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Hibernian 1 Dundee United 3: Penalty misses no sore spot as United cruise past Hibs

BEMOANING the effect of penalties on the outcome of matches involving his side has become a familiar theme for Jackie McNamara.

Dundee United's Gary Mackay-Steven is closely patrolled by Hibernian's Alex Harris and Jordon Foster. Picture: Sammy Turner/SNS
Dundee United's Gary Mackay-Steven is closely patrolled by Hibernian's Alex Harris and Jordon Foster. Picture: Sammy Turner/SNS

Before last night, his Dundee United side had had six spot-kicks awarded against them in just nine games, something which had contributed to their disappointing run of form over the festive period. However, it seems their misfortune from 12 yards is not restricted to their own area.

Twice against Hibernian last night, a United player stood over the ball on the spot. Twice they failed. And for all that Ben Williams, has something of a reputation for saving penalties, the Easter Road goalkeeper needed to do little to deny Nadir Ciftci, whose effort trundled towards him, and even less to thwart Gary Mackay-Steven, who lashed the ball over the crossbar.

Fortunately for the errant United duo, their misses did not prevent McNamara's side recording a 3-1 triumph and a fourth consecutive victory to maintain their hopes of catching Aberdeen, who now sit seven points ahead of them in second place in the SPFL Premiership. "You can't underestimate the importance of that momentum," said Simon Donnelly, the assistant manager. "It gives you belief and confidence."

The Tannadice side, who were without the injured Ryan Gauld and John Souttar - who are now unlikely to join up with the Scotland under-21s - were not at their best but did not need to be to overcome their limp hosts, who could point towards the refereeing decisions that resulted not only in the two penalties but also the dismissal of Tom Taiwo.

Hibs must, however, recognise their own inadequacies, too; apart from a fortuitous goal, Sam Stanton's late free kick was their only attempt of note. United, conversely, spurned a succession of chances, with their first opening becoming shrouded amid the mist of anger that descended on Easter Road at the end of the opening quarter. When Ryan Dow was checked by Paul Hanlon at the edge of the area, it appeared the visitors would have a free kick. Referee Euan Norris seemed less sure, taking advice from assistant Stuart Macauley before gesturing towards the penalty spot. Bedlam ensued.

One group of irate Hibs players made for the assistant while another delegation congregated around Norris, the result being a yellow card for Ryan McGivern and a seething atmosphere as Ciftci stood over the ball preparing to take the kick. The backdrop was intimidating but that does not explain the weakness of the Turk's penalty, on to which Williams was able to flop.

Some players might have been spooked by such a failure but Ciftci soon gathered himself to give United the lead. The 22-year-old was first thwarted by a fine Williams save but the goalkeeper was helpless when the brawny forward shrugged aside Hanlon to retrieve a long ball and showed the presence of mind to cut inside Michael Nelson before placing a composed finish out of Williams' reach.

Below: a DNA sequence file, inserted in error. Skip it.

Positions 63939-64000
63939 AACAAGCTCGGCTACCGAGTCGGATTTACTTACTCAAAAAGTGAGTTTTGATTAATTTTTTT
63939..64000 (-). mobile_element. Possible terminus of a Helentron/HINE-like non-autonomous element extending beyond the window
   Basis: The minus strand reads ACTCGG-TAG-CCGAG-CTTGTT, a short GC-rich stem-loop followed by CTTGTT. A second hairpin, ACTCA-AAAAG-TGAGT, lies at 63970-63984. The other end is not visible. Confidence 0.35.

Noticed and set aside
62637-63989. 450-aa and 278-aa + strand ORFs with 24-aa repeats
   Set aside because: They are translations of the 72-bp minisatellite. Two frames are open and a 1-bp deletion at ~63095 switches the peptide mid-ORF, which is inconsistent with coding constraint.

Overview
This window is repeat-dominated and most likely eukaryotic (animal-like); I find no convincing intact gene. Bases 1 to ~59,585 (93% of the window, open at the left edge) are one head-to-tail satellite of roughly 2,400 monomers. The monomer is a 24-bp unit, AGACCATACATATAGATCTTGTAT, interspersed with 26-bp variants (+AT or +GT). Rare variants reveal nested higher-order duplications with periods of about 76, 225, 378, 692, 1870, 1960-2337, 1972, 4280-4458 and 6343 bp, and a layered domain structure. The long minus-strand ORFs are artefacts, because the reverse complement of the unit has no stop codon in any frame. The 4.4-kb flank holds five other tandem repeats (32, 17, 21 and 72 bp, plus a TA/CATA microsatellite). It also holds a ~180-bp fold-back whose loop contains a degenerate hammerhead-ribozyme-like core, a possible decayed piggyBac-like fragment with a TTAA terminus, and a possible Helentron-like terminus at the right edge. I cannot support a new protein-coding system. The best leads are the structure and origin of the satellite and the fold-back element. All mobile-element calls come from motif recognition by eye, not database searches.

Hibs had no legitimate quarrel at finding themselves behind, given their threat was limited to the odd teasing delivery. However, Terry Butcher's side were able to retreat indoors with something to show for their efforts after one last corner forced a mistake from Radoslaw Cierzniak.

The Polish goalkeeper had waved unconvincingly at an earlier cross but, unperturbed, charged from his line again to push clear an Alex Harris corner. Unfortunately for Cierzniak, he succeeded only in slapping the ball against Jordon Forster, whose oblivious intervention redirected it over the line.

Given that they could have really done with three points to further their claims for a place in the upper half of the table, you might have expected Hibs to take succour from such fortune. Instead, though, they continued to perform meekly.

Ciftci was denied by another sharp Williams save before the home defenders again allow themselves to be bullied, this time Gavin Gunning being permitted to rise unhindered to meet a Mackay-Steven corner and plant a header into the net.

Three minutes later, the points should have been put out of Hibs' reach as United were awarded a second penalty. This time, Gunning's legs were swiped from underneath him by a rash Nelson challenge and Mackay-Steven assumed the responsibility only to fizz his effort high over the bar.

The Scotland internationalist yelped in frustration but he need not have fretted as Hibs continued to perform impotently even before the harsh dismissal of Taiwo for a second booking with 20 minutes remaining.

Given the generosity with which Norris was brandishing cards, it was inevitable someone would leave the fray early and it was the English midfielder who went for an innocuous nibble on Paul Paton.

The disparity in numbers allowed United to become even more expansive, as they shunted the ball around to a chorus of olés, and it was scant surprise when a third goal came.

Andy Robertson made ground down the left and skidded a low ball towards the near post, where substitute Farid El Alagui diverted past Williams. "It could have been a lot worse," Butcher said "Only two things went for us and those were the missed penalties. It was not pleasant and not acceptable."

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